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'We must do better': Just 10% of Richmond students are ready for college, jobs

'We must do better': Just 10% of Richmond students are ready for college, jobs

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George Wythe High School graduation

George Wythe High School graduate Khalifa Kane (left) got a hug from Marianne Berkley as Ariel Finney helped Charmeisha Bolling before their commencement in June.

Only 1 in 10 Richmond high school students is ready for college and a career, a sobering new statistic for a school system already in possession of the state’s lowest graduation rate.

“It’s devastating,” said Superintendent Jason Kamras, who took over the school system last year. “We, the adults, have failed our kids for years.”

The 10% number is a slight improvement over the 9% rate the school system had in the 2017-18 school year, according to the data from the College Board, the company most known for its administration of the SAT and PSAT.

The statistic was revealed at Monday night’s School Board meeting, part of a presentation on the division’s five-year strategic plan.

The system’s previous plan, which expired in 2015, also made college and career readiness a goal. The current School Board is receiving presentations on all 10 goals and specific benchmarks.

PSAT scores for each subject range from 160 to 760. All RPS sophomores and juniors take the PSAT.

For 10th-grade students, the college and career readiness benchmark for reading and writing is 430 and 480 for math. It’s 30 points higher in both subjects for 11th-graders.

Students who meet those standards have a 75% chance of earning a C or better in an introductory college class, according to the College Board’s description of the benchmark.

“It is important to note that college readiness is a continuum — students scoring below the SAT benchmarks can still be successful in college, especially with additional preparation and perseverance,” the College Board said.

Jaslee Carayol, a spokeswoman for the College Board, said: “We believe that with the right support all students can become college and career ready.”

Asked for data for Chesterfield, Hanover and Henrico counties, Carayol said the company doesn’t share that data publicly.

Statewide, 44% of students meet the benchmarks, according to the Richmond presentation.

“We need to do better,” Cheryl Burke, who represents the city’s 7th District, said Tuesday. “Students have needs across the board that we have not addressed. This is an opportunity to make it right.”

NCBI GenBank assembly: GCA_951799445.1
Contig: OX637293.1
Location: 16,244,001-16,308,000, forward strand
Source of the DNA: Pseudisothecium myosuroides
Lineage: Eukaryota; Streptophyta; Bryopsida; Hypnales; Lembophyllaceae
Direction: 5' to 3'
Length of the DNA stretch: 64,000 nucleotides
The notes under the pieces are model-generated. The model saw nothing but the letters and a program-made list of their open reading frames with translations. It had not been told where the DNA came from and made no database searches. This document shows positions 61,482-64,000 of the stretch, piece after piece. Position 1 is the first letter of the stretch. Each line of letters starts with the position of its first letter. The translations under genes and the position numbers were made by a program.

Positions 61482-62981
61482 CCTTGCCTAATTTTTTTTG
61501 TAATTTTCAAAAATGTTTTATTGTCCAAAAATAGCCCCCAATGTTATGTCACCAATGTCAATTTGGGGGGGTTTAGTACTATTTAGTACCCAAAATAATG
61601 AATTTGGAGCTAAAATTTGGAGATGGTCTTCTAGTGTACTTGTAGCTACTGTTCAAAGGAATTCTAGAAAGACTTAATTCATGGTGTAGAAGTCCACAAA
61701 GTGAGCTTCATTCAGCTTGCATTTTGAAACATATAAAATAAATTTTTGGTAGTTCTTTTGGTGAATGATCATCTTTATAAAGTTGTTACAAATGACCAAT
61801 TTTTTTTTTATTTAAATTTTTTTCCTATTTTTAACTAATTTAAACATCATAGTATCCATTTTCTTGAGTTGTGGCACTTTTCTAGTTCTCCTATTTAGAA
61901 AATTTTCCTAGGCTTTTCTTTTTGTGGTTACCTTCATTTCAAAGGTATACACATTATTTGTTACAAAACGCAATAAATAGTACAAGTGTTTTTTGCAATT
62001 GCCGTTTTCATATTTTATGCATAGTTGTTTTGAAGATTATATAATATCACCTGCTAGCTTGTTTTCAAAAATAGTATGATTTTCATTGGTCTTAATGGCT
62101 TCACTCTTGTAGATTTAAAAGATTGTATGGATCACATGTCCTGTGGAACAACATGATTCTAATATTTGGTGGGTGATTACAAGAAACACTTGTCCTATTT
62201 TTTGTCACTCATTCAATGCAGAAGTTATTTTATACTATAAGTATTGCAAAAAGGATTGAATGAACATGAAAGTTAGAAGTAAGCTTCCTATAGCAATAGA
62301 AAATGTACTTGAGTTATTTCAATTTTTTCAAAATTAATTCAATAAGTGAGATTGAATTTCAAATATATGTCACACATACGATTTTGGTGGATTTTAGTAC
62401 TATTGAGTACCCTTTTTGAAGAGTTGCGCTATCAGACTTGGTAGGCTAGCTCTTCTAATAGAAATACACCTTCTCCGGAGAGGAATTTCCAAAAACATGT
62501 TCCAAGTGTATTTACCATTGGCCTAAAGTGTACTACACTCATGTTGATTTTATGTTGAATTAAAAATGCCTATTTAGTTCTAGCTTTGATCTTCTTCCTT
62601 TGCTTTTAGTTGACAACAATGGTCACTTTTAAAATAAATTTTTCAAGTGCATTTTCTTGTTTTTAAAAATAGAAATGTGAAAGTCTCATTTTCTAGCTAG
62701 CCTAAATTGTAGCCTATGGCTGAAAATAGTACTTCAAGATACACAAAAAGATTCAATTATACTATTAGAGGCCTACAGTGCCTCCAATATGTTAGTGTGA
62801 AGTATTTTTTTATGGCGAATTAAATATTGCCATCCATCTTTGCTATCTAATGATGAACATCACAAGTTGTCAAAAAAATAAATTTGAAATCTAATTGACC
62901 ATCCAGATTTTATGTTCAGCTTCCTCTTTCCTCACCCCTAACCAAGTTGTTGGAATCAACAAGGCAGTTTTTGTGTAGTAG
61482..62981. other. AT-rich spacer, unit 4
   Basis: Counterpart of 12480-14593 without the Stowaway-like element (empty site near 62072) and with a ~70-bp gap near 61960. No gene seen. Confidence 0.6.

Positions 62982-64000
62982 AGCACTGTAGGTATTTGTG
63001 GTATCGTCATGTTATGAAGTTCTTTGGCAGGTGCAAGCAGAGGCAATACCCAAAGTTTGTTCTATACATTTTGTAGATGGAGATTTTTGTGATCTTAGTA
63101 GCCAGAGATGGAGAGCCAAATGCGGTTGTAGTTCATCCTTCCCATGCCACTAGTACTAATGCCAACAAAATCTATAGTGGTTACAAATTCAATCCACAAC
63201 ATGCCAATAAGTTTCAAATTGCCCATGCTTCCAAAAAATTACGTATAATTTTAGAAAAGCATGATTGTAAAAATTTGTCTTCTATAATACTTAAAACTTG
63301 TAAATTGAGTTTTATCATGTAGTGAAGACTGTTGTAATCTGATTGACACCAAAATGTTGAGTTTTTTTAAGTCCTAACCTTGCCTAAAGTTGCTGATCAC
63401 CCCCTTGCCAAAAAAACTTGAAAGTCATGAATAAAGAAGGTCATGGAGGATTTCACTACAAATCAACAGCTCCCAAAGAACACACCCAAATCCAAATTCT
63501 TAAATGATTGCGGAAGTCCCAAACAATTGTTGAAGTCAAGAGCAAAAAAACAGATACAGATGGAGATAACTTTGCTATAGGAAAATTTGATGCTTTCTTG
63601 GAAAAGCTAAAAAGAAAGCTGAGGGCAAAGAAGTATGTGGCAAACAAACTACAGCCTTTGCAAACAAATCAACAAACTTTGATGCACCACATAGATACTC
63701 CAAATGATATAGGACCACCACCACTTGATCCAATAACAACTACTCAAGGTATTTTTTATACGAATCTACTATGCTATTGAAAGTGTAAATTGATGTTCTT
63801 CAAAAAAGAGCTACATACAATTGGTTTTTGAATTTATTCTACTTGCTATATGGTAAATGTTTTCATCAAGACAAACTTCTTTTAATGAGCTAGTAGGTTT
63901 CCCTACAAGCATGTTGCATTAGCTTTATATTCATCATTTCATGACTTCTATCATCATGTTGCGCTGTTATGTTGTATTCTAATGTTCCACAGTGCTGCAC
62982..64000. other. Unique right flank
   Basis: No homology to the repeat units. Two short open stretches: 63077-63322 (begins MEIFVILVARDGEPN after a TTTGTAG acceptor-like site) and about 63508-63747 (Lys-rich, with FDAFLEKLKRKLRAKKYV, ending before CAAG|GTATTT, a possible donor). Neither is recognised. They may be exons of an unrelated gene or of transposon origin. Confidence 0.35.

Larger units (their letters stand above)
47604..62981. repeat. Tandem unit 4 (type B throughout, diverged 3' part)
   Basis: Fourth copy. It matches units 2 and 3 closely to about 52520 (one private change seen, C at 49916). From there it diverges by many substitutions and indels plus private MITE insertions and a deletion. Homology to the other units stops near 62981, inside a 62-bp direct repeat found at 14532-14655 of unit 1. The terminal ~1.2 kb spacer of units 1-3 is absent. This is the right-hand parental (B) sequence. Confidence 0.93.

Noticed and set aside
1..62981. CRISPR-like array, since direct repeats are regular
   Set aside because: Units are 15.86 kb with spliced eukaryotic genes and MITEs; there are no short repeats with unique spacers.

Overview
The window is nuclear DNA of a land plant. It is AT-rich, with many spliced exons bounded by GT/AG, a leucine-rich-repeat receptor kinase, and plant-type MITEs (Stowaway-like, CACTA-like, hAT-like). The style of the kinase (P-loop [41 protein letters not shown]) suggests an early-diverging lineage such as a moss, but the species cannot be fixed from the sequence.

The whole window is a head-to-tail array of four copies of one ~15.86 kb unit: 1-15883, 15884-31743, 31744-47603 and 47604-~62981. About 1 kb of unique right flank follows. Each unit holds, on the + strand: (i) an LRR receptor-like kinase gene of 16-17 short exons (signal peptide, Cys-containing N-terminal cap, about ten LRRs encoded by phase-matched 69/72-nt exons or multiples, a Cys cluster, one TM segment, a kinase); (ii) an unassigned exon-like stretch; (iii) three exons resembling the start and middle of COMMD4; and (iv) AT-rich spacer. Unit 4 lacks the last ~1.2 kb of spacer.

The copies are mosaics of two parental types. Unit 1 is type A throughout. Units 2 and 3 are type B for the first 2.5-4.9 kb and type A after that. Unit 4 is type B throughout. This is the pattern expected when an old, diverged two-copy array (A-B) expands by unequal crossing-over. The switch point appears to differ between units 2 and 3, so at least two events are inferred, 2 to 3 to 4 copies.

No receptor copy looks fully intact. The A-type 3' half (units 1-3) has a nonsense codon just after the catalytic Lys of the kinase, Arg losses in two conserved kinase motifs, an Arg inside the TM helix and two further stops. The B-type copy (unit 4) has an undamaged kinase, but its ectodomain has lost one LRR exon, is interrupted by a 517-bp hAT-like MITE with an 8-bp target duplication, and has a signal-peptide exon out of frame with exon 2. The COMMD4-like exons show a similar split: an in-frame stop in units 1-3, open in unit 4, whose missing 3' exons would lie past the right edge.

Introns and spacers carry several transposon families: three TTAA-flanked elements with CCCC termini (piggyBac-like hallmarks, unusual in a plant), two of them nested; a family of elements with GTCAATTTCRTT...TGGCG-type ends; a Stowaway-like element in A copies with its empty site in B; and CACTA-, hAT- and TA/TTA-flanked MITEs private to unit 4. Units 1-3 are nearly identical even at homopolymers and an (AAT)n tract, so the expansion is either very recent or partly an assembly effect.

Fourth District board member Jonathan Young called it a “very disappointing and depressing” statistic.

“Finally we can demonstrate with empirical evidence that RPS has failed our students and our families and our city,” he said.

The school system is hoping to more than double the rate from 10% this past school year to 22% in 2022-23, the final year of the turnaround plan approved by the city School Board last year.

City schools also have graduation rates far below the statewide average.

Just 3 in 4 city seniors graduated on time last year, a rate 16 percentage points below the state average, while 1 in 5 students who started ninth grade in 2014 dropped out, according to data from the Virginia Department of Education.

Slightly more than half (52%) of students from that graduating class went on to college, according to federal data.

Once they get to college, though, many Richmond students are not finishing.

Roughly 2 in 5 of the RPS alumni who go on to college earned a years’ worth of college credit within two years of their high school graduation, according to federal data for the graduating class of 2015 for the city’s five comprehensive high schools.

Only 14% of that year’s total class earned at least 30 college credits, the National Student Clearinghouse reported.

“We need to meet students where they are so they can be successful,” said School Board Chairwoman Dawn Page. “We need to stop using poverty as an excuse that our children cannot learn.”

Less than half of low-income students in the city go on to college, according to the federal data.

While Richmond is using the College Board’s statistic to measure college and career readiness, the state is preparing to launch its own.

New standards approved by the Virginia Board of Education in 2017 include the College, Career and Civic Readiness Index as an indicator for whether a school will be accredited. That factor, though, won’t be effective until the 2022-23 school year.

The state’s measure for college and career readiness looks at advanced classes (Advanced Placement, International Baccalaureate and dual enrollment) and career and technical education, among other things.

The school system hopes its strategic plan can right the ship.

Part of that five-year plan includes drastically shaking up secondary education, creating themed middle and high schools that focus on such topics as biology, technology and engineering. The cost for that initiative is pegged at $28 million, part of the $150 million plan.

“There is no silver bullet,” Kamras said. “It’s a lot of very hard things that take time just like we have in the [strategic] plan.”

The RPS administration said it will update the board annually on college and career readiness once it has received data from the PSAT taken in October. There will also be a midyear update after the March SAT for juniors.

Graduation rates for the Class of 2019 are tentatively scheduled to be released at the end of September, a state Education Department spokesman said.

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Twitter: @jmattingly306


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An item-by-item breakdown of the cost to fund the Richmond Public Schools strategic plan.

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